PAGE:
An engaging and novel approach to spiritual universalism.




A memoir/spiritual work examines common religious questions from a combined Eastern and Western perspective.

Born to a Muslim family that lived in both Guyana and Canada, Ramsaran represents a mélange of cultures. As a teenager, he found a book about yoga and has since spent a lifetime exploring Eastern spirituality, which included a pilgrimage to India and eventually a discipleship in Paramahansa Yogananda’s Los Angeles–based Self-Realization Fellowship. This book is both a memoir of the author’s own spiritual journey and a rumination on religious questions, such as the purpose of life and what happens after death, asked by humans throughout time. Given his background, many of Ramsaran’s beliefs center on Eastern spirituality, in particular from Yogananda’s Autobiography of a Yogi (1946). But like his guru, Ramsaran has a dual affinity, to Eastern spiritualism and the teachings of Jesus. He does not see a tension between the religions of East and West. Thus, chakras, karma, and reincarnation are not treated as an Eastern alternative to Christianity but instead as part of the Bible’s message. Similarly, Christian ideas like the Seven Deadly Sins are reinterpreted through an Eastern lens as “the seven inner serpents.” The repetitive reciting of the Hail Mary, a Roman Catholic prayer, serves the same purpose, according to the author, as the chants of Tibetan Buddhists. Ultimately, regardless of whether one worships Rama, Krishna, Buddha, Jesus, or Sathya Sai Baba, these different faiths point to the same “Divine.” Curiously absent from this list is Allah. Indeed, despite the author’s Muslim upbringing and emphasis on spiritual universality, Islam plays only a small role in the work. While Ramsaran includes a section on the Christian Bible in nearly every chapter, the Quran is mentioned only twice in passing. Despite this surprising omission, the book is a welcome addition to the canon of East meets West spiritual dialogues that combine thoughtful meditations on spiritual questions with memoirs. This work also features poetry and an analysis of pop music.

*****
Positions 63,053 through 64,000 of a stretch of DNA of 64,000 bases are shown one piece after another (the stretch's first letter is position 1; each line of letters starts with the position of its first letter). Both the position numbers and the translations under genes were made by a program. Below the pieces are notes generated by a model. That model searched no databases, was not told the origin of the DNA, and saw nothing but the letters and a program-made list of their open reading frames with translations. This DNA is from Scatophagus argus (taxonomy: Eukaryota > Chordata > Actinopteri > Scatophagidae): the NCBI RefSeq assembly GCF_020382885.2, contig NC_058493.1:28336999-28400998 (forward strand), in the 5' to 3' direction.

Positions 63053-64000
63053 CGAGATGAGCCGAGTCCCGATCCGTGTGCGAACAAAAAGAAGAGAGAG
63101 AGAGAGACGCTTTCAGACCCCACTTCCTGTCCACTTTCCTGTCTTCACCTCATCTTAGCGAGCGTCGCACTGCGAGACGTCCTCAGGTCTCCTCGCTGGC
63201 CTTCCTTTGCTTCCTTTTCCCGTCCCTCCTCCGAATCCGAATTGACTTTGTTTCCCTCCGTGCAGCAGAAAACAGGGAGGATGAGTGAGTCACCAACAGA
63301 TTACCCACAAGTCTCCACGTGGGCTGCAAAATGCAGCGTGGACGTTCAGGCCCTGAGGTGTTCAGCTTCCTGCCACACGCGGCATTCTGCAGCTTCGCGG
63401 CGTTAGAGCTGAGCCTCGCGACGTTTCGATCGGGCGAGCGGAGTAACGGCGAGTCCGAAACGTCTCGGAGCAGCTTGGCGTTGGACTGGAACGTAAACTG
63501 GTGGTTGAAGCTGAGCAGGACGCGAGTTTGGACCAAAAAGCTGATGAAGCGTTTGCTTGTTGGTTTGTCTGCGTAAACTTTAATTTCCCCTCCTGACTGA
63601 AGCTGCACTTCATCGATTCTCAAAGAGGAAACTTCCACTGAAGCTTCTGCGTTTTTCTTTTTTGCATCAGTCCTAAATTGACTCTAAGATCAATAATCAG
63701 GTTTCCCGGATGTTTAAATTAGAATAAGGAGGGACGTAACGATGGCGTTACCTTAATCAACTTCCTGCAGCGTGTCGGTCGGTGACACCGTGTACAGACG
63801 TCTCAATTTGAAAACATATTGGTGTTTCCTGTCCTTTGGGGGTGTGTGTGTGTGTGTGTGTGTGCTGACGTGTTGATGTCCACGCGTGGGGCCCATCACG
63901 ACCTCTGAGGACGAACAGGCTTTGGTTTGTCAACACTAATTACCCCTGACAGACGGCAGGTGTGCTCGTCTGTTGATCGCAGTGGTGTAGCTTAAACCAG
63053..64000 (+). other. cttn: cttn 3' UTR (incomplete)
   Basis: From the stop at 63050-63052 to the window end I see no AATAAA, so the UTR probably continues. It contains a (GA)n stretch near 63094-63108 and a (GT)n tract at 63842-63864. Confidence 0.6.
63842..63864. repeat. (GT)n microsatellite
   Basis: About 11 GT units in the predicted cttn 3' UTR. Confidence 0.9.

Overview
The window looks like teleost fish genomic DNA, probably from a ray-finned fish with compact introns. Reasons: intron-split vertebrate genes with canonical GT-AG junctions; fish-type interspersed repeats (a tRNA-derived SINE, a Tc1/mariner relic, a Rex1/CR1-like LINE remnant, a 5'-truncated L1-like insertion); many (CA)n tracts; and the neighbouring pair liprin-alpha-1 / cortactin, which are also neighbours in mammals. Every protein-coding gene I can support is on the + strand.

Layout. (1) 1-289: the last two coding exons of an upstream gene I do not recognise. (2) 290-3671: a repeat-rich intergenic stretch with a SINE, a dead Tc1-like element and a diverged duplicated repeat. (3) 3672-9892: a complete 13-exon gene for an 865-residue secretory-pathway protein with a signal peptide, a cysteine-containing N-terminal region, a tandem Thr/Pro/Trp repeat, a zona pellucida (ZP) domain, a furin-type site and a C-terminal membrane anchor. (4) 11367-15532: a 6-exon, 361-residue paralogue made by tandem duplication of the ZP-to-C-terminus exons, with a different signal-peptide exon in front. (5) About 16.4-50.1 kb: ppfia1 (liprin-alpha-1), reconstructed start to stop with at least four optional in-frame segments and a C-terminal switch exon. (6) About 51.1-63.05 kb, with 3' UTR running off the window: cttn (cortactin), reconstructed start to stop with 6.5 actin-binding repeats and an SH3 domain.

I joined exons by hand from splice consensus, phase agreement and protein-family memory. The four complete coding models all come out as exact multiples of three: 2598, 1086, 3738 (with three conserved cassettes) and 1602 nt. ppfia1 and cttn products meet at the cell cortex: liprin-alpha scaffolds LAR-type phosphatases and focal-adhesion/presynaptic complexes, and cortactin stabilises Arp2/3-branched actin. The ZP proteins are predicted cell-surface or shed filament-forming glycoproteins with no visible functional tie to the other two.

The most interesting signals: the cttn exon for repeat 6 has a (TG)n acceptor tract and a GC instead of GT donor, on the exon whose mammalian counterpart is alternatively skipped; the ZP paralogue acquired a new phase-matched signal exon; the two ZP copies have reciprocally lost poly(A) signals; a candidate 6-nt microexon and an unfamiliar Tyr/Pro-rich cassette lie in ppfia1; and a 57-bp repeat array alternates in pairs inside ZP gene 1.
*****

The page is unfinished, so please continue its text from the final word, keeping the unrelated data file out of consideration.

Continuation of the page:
An engaging and novel approach to spiritual universalism. (bibliography)

Pub Date: July 10, 2020

ISBN: 978-1-5255-6868-8

Page Count: 234

Publisher: FriesenPress

Review Posted Online: Aug. 21, 2020

Kirkus Reviews Issue: Oct. 15, 2020

Did you like this book?

No Comments Yet

A lovely, sometimes challenging testament to the universality of human nature.


The creator of the hit internet series Humans of New York takes it global, chasing down a panoply of interesting stories.

In 1955, Edward Steichen staged a show called “The Family of Man,” a gathering of photographs that emphasized the commonality of humankind. Stanton’s project seemingly has much the same ambition. “You’ve created this magic little corner of the Web where people feel safe sharing their stories—without being ridiculed, or bullied, or judged,” he writes. “These stories are only honestly shared because they have a long history of being warmly received.” The ask is the hard part: approaching a total stranger and asking him or her to tell their stories. And what stories they are. A young Frenchwoman, tearful, recounts being able to see things from the spirit world that no one else can see. “And it’s been a very lonely existence since then,” she says. A sensible teenager in St. Petersburg, Russia, relates that her friends are trying to be grown-up, smoking cigarettes and drinking alcohol, whereas she wants to remain a child close to her parents: “I’d like these times to last as long as possible.” A few stories are obnoxious, as with a Dutch incel who has converted himself into a pickup artist and outright cad: “Of course it’s manipulation, but why should I care? I’ve been manipulated so many times in my life.” A great many stories, some going for several pages but most taking up just a paragraph or two, are regretful, speaking to dashed dreams and roads not taken. A surprising number recount mental illness, depression, and addiction; “I’d give anything to have a tribe,” says a beleaguered mother in Barcelona. Some are hopeful, though, such as that of an Iranian woman: “I’ve fallen in love with literature. I try to read for one or two hours every day. I only have one life to live. But in books I can live one thousand lives.”